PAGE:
The Big Miss is Hank Haney’s candid and surprisingly insightful account of his tumultuous six-year journey with Tiger Woods, during which the supremely gifted golfer collected six major championships and rewrote golf history. Hank was one of the very few people allowed behind the curtain. He was with Tiger 110 days a year, spoke to him over 200 days a year, and stayed at his home up to 30 days a year, observing him in nearly every circumstance: at tournaments, on the practice range, over meals, with his wife, Elin, and relaxing with friends.
The relationship between the two men began in March 2004 when Hank received a call from Tiger in which the golf champion asked him to be his coach. It was a call that would change both men’s lives.
Tiger—only 28 at the time—was by then already an icon, judged by the sporting press as not only one of the best golfers ever, but possibly the best athlete ever. Already he was among the world’s highest paid celebrities. There was an air of mystery surrounding him, an aura of invincibility. Unique among athletes, Tiger seemed to be able to shrug off any level of pressure and find a way to win.
But Tiger was always looking to improve, and he wanted Hank’s help.
What Hank soon came to appreciate was that Tiger was one of the most complicated individuals he’d ever met, let alone coached. Although Hank had worked with hundreds of elite golfers and was not easily impressed, there were days watching Tiger on the range when Hank couldn’t believe what he was witnessing. On those days, it was impossible to imagine another human playing golf so perfectly.
And yet Tiger is human—and Hank’s expert eye was adept at spotting where Tiger’s perfection ended and an opportunity for improvement existed. Always haunting Tiger was his fear of “the big miss”—the wildly inaccurate golf shot that can ruin an otherwise solid round—and it was because that type of blunder was sometimes part of Tiger’s game that Hank carefully redesigned his swing mechanics.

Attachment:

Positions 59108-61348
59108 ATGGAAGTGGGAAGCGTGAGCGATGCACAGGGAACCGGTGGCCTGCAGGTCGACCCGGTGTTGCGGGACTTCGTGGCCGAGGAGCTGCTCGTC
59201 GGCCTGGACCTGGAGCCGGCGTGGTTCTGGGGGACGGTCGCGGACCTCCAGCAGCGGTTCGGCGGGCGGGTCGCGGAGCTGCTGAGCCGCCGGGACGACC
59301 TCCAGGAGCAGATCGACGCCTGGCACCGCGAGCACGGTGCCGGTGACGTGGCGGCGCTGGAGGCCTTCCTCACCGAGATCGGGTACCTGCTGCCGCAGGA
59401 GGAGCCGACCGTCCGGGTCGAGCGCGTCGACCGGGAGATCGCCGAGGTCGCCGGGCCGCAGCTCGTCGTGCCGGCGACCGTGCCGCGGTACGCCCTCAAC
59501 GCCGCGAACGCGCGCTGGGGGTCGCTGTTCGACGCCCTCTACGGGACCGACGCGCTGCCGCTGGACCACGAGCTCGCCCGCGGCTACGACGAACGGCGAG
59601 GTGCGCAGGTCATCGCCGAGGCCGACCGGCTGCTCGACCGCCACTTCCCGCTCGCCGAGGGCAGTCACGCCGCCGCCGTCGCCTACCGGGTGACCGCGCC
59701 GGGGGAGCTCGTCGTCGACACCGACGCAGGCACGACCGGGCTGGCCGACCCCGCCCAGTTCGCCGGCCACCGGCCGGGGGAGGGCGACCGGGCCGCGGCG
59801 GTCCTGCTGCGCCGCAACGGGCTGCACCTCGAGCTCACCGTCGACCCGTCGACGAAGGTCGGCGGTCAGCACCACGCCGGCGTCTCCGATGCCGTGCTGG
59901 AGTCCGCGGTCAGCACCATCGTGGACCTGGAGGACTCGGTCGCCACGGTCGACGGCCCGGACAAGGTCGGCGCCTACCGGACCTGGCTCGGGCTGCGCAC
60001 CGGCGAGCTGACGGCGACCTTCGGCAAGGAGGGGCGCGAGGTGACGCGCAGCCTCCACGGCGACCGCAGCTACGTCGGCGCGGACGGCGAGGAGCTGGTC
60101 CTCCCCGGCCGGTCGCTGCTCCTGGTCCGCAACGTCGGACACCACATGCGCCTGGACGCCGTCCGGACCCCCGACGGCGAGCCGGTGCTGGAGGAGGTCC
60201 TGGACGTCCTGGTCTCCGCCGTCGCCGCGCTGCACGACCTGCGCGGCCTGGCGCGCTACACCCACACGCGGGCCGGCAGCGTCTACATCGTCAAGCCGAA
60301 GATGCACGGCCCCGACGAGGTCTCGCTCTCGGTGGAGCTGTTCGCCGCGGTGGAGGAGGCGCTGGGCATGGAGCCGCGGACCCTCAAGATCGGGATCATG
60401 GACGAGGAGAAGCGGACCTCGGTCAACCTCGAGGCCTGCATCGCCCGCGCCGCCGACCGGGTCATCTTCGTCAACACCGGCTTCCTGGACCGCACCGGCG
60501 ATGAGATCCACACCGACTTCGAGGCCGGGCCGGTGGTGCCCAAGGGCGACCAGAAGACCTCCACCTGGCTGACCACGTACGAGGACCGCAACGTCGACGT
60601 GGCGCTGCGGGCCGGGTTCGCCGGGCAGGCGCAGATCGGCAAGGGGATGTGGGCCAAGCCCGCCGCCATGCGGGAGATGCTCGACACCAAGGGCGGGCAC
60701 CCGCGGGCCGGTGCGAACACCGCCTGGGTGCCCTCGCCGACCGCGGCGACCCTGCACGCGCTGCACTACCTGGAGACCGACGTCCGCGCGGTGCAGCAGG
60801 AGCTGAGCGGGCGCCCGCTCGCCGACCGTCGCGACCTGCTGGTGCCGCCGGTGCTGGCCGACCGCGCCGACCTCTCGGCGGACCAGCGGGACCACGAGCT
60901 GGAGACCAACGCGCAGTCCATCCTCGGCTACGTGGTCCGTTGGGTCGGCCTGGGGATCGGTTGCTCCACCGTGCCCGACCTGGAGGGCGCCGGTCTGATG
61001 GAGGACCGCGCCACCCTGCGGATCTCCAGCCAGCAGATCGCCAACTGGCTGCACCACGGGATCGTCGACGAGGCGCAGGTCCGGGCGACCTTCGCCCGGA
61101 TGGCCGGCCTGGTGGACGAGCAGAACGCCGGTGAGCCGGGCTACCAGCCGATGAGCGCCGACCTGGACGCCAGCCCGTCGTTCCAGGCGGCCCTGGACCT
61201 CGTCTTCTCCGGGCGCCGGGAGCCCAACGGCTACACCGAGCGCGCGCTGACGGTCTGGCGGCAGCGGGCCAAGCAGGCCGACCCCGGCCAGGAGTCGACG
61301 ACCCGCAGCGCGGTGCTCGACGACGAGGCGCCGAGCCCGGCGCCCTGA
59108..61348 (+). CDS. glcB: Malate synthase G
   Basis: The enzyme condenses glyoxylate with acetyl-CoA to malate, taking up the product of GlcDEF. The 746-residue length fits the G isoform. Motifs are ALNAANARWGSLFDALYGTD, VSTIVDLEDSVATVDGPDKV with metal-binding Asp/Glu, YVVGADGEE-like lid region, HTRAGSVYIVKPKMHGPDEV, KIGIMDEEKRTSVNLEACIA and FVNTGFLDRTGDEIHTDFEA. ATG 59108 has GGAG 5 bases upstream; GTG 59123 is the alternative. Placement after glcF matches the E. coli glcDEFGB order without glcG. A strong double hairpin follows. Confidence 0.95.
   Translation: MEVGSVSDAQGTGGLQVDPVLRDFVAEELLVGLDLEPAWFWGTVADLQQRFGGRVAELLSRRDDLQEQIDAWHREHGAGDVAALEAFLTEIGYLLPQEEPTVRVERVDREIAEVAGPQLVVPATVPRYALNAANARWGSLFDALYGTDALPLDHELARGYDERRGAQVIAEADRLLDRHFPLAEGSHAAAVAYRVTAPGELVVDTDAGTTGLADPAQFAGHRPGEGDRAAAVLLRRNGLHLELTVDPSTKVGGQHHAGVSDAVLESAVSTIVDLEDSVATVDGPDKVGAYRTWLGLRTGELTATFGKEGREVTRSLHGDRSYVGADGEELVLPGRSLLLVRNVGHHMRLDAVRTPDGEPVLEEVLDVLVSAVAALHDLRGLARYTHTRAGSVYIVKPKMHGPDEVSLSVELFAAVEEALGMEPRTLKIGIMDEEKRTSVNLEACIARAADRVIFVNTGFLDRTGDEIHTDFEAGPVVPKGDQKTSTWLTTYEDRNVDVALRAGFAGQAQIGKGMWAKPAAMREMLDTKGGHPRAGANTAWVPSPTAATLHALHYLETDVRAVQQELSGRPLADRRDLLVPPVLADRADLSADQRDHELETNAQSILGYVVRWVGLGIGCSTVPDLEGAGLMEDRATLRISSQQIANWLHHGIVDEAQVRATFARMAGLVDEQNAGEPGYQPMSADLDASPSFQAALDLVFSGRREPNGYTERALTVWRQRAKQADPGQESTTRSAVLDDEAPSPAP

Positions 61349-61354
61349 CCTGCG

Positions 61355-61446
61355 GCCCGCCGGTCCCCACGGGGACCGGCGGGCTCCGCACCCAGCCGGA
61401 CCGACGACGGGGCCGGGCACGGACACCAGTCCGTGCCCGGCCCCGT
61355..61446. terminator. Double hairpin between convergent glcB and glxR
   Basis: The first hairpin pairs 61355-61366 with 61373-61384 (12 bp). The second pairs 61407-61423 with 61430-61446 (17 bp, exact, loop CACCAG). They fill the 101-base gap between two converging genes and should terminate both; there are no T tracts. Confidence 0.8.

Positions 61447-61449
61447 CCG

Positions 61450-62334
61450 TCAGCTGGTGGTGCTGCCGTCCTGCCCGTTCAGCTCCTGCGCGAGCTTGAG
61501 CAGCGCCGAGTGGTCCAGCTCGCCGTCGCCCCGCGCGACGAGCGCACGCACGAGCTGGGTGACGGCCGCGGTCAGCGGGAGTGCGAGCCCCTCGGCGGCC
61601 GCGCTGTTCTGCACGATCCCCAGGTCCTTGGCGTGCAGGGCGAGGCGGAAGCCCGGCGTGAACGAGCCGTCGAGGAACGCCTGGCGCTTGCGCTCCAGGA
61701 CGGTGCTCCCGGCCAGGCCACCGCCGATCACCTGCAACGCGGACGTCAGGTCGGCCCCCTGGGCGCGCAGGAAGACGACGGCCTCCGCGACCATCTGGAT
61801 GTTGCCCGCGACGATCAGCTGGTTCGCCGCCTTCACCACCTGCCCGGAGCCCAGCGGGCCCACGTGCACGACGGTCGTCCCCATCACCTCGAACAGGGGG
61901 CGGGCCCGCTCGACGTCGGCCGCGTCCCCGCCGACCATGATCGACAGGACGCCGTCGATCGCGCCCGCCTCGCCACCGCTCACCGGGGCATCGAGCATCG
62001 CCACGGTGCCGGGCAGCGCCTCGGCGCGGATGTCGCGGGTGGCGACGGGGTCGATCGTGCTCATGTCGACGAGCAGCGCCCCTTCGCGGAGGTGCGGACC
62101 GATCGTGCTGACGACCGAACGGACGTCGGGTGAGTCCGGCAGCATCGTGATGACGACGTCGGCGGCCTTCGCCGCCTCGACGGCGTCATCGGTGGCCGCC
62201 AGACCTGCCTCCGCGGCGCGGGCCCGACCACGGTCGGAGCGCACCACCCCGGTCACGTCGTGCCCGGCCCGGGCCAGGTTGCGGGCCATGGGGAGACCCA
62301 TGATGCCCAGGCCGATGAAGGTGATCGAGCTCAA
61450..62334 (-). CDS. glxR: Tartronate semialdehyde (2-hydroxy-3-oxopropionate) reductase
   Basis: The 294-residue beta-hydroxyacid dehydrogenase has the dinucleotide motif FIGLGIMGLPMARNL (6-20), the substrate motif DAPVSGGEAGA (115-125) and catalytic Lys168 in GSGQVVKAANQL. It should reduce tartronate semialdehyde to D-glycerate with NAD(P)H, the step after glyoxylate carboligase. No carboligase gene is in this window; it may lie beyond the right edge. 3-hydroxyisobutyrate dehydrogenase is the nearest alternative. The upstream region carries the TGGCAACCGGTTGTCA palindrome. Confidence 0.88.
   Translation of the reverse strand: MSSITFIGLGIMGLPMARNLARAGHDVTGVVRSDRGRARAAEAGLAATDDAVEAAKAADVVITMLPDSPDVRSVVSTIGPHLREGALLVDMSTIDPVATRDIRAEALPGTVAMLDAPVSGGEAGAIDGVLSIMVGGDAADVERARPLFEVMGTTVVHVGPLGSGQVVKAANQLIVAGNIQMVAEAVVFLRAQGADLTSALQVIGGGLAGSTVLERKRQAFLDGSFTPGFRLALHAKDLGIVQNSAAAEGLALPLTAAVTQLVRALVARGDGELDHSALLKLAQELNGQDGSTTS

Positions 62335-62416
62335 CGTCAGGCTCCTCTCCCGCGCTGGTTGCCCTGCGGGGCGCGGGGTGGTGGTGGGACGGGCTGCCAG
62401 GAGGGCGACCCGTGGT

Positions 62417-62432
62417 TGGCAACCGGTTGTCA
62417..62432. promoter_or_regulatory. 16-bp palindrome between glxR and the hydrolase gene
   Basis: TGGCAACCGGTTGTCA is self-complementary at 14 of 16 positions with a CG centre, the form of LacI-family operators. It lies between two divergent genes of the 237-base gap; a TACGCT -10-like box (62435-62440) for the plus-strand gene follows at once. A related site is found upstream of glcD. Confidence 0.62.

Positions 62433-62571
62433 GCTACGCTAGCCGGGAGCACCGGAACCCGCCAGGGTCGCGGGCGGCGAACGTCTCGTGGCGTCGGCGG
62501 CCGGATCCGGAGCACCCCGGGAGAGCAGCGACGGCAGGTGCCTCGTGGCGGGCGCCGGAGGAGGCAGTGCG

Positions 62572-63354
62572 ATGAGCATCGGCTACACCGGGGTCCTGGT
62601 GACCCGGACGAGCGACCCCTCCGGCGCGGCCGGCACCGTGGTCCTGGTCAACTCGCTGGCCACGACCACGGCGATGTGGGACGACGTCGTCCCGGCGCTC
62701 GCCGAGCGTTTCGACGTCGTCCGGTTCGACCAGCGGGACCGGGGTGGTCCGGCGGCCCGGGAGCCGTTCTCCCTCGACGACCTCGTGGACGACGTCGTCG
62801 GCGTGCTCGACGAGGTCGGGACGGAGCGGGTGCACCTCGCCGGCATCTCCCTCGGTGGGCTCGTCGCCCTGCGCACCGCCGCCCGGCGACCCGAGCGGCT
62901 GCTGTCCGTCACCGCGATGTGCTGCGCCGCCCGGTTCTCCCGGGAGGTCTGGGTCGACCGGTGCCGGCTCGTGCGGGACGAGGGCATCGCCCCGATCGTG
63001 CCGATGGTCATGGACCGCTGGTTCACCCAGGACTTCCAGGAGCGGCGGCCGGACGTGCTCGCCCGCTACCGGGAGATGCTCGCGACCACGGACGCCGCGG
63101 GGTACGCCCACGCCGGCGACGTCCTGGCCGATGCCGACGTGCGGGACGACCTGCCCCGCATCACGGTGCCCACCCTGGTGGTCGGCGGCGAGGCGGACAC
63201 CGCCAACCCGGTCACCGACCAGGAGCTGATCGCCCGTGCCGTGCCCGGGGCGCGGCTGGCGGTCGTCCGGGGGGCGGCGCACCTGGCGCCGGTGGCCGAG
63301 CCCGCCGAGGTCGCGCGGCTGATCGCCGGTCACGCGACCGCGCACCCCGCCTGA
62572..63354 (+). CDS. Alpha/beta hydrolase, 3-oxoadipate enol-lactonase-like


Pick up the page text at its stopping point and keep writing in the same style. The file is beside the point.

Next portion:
Hank’s most formidable coaching challenge, though, would be solving the riddle of Tiger’s personality. Wary of the emotional distractions that might diminish his game and put him further from his goals, Tiger had developed a variety of tactics to keep people from getting too close, and not even Hank—or Tiger’s family and friends, for that matter—was spared “the treatment.”
Toward the end of Tiger and Hank’s time together, the champion’s laser-like focus began to blur and he became less willing to put in punishing hours practicing—a disappointment to Hank, who saw in Tiger’s behavior signs that his pupil had developed a conflicted relationship with the game. Hints that Tiger hungered to reinvent himself were present in his bizarre infatuation with elite military training, and—in a development Hank didn’t see coming—in the scandal that would make headlines in late 2009. It all added up to a big miss that Hank, try as he might, couldn’t save Tiger from.
There’s never been a book about Tiger Woods that is as intimate and revealing—or one so wise about what it takes to coach a superstar athlete.